“The problem with funerals is not that they cost too much, but that they cost at all. The funeral that communities used to provide for themselves has been stolen, and then sold back to them, at a price. We are now so used to this that all we can complain about is the cost at which it is sold back!”

(Topny Walter, 1990, p 80)

David Holmes
Guest

I’m afraid this is just the usual funerals are interesting, so let’s not bother with the facts media storm. This time, caused by a probably well intentioned MP, but really, it’s depressing. The real funeral poverty story is lost. The alternative funerals are good story is lost. The media won’t come back to this subject now for months, years even. Have you ever noticed, coach crashes and plane disasters are reported in a similar way? Once one occurs, the papers follow up every other minor non event until they get bored and move on. Add dog bites/killer dogs to the… Read more »

Michael Jarvis
Guest
Michael Jarvis

I was in the public gallery and witnessed Mrs Lewell-Buck’s performance first hand. The reference to garden burials was astonishing, and I speak as one who has advised quite extensively on private land burial over the years. An even more misguided dash down a blind alley was the reference to a loan shark debt incurred in connection with the purchase of a headstone. With regard to Royal London, I know that many of your readers, Charles, are sniffy about insurance companies, but it is a fact that AXA’s statistical research and commissioned reports has been invaluable to many from the… Read more »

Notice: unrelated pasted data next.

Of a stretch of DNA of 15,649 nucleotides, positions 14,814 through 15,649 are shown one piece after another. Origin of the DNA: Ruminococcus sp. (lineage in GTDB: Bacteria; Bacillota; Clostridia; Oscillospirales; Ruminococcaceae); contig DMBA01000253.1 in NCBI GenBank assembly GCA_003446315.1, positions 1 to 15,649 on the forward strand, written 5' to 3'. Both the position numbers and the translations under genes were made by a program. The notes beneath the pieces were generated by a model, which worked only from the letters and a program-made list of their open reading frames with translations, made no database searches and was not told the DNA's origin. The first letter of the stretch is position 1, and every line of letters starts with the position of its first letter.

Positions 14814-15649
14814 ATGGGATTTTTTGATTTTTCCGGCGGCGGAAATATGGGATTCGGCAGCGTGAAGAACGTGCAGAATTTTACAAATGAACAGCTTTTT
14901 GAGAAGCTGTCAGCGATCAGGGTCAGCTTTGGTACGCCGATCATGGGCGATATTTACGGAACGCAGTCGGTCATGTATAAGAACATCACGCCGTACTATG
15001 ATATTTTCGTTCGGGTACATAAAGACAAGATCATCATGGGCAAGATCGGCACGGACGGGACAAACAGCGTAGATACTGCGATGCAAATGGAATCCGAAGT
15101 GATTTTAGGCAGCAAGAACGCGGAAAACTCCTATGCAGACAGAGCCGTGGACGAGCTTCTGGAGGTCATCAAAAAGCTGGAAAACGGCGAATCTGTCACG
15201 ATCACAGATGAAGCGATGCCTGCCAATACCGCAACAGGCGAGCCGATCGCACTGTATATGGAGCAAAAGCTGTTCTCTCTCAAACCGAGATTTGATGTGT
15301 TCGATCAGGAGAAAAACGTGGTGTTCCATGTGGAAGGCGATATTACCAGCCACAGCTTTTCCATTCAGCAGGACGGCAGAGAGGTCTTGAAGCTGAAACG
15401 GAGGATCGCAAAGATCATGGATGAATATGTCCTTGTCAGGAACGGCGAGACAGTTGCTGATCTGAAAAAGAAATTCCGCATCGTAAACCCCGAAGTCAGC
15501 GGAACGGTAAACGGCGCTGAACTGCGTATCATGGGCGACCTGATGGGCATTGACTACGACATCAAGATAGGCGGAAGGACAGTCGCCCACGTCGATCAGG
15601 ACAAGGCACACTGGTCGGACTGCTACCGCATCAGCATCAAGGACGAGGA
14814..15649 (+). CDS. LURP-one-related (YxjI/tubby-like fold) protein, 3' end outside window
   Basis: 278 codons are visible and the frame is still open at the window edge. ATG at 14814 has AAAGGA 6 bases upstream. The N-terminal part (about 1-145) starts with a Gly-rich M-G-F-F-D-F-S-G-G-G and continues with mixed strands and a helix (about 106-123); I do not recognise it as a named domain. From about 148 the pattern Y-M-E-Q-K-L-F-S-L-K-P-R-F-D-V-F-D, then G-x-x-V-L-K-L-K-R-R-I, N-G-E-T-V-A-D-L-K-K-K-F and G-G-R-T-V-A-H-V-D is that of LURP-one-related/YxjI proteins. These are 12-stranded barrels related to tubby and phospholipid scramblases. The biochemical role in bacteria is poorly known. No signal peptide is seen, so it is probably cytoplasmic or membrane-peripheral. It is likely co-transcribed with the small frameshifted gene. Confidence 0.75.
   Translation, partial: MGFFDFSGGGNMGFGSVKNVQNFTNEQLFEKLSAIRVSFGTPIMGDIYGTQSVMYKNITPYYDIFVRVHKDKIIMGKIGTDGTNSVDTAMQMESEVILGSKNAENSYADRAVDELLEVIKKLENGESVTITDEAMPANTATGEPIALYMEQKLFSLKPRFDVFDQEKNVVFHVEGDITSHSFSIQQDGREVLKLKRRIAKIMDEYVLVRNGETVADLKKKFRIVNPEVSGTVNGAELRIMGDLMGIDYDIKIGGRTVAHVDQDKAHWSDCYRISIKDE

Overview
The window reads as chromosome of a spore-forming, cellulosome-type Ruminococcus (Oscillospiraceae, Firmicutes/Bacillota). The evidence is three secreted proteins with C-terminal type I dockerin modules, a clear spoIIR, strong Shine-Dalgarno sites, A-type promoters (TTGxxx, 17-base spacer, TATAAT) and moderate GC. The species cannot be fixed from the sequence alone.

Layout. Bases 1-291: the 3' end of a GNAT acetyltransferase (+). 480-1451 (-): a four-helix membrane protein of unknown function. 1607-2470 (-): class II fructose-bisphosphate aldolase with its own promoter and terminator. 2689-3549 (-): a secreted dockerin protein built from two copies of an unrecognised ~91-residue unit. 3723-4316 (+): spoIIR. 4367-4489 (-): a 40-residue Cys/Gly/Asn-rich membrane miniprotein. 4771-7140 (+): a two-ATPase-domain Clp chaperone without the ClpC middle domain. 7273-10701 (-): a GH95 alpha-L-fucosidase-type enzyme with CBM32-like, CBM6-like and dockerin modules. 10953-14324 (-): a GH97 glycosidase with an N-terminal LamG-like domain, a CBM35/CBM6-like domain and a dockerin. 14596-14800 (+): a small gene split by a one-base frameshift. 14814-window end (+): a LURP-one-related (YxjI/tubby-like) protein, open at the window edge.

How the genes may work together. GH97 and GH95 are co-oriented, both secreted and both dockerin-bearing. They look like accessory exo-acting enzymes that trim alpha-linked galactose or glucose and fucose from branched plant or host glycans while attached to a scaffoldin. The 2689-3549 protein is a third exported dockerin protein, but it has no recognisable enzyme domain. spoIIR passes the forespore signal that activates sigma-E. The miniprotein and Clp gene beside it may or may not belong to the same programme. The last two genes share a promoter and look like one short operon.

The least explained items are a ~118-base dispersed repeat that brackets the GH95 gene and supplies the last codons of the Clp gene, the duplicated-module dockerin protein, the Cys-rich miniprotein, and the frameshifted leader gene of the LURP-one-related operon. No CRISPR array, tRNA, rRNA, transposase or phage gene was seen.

Teresa Evans
Guest

It appears that to protect confidentiality, Emma Lewell-Buck is unable to reveal the names of people who have resorted to burying relatives in their back garden because they are skint. I feel she ought to hang her head in shame for stigmatising those who have chosen to bury in their own land for no other reason than simply having a desire to do so, irrespective of their worth. This extends to those that will do so in the future. She has wasted a valuable opportunity to flag up what the Office of Fair Trading (OFT) warned of time and time… Read more »

Ian Quance
Guest
Ian Quance

” local authorities are inadequate and continually produce misleading information about what the law says and doesn’t say. Public officials cannot make the law to mean whatever they want it to mean.” – could expand on this Teresa? I’m really not sure what you mean by this or what supporting evidence you may have.

Having worked in and around local authority bereavement services for nearly two decades I have only found dedicated individuals trying to do the best under difficult circumstances. Some may be more educated in the their role than others, but many are working to change this.